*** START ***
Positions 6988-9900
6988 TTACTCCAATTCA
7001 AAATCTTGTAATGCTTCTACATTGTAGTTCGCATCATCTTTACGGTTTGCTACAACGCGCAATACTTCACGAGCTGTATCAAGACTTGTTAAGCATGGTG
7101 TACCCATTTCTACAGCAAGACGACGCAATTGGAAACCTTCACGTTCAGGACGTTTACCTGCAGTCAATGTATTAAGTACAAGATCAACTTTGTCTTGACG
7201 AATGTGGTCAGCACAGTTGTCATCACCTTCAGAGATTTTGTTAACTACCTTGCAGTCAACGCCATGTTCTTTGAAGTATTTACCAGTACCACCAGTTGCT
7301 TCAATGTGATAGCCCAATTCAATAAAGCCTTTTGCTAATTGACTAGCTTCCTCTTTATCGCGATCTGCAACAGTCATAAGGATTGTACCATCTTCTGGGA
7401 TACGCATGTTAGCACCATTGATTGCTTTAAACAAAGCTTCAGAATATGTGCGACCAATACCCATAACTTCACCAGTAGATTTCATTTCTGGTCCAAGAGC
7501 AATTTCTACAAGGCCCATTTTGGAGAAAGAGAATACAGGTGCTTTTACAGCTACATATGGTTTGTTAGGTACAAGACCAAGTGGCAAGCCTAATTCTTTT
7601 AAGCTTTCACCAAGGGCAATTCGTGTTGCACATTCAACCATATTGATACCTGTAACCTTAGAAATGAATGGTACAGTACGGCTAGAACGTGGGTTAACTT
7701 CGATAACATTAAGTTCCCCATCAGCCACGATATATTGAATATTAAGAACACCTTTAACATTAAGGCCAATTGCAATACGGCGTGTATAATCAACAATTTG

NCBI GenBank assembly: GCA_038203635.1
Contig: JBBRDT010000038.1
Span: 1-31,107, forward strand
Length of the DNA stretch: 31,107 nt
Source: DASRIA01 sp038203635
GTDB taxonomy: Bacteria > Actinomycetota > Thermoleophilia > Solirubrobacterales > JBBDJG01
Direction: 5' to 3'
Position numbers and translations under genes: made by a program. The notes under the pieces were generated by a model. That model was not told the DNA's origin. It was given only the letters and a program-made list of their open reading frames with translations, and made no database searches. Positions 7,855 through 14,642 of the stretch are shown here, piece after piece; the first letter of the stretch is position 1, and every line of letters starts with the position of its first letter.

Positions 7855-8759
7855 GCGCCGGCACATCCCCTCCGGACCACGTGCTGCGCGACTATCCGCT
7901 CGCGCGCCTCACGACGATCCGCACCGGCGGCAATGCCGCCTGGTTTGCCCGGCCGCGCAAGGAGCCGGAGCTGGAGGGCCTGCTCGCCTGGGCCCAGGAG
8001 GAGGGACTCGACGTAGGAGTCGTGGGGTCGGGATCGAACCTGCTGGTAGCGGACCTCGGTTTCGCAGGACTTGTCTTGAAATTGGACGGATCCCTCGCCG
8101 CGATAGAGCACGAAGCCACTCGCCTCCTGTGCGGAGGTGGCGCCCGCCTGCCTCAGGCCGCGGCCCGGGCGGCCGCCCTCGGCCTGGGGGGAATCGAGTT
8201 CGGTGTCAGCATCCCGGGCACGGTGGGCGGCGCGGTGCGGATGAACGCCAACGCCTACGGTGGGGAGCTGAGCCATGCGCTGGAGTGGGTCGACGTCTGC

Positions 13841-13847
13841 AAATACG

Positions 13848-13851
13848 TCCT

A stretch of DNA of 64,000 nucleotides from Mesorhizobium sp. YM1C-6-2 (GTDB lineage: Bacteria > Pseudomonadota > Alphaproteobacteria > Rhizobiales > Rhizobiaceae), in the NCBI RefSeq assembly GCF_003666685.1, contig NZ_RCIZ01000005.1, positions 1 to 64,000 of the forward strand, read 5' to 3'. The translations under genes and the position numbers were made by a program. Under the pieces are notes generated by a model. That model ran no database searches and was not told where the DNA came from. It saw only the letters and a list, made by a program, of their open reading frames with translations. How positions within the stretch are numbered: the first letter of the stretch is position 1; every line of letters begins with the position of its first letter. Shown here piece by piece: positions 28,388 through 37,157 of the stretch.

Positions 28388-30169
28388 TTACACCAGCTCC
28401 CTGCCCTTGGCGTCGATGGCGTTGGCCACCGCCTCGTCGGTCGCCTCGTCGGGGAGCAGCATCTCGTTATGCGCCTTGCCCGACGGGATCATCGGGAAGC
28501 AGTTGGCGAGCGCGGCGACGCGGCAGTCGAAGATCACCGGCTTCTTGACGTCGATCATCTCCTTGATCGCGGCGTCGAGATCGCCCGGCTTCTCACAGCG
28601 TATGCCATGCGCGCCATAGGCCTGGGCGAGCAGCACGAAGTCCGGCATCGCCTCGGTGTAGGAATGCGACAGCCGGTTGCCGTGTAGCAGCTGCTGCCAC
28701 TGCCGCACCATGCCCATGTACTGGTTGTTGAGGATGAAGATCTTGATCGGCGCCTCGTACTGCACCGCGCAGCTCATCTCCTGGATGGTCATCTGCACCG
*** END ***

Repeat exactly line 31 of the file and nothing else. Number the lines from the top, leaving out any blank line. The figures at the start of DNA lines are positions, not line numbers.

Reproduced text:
28388 TTACACCAGCTCC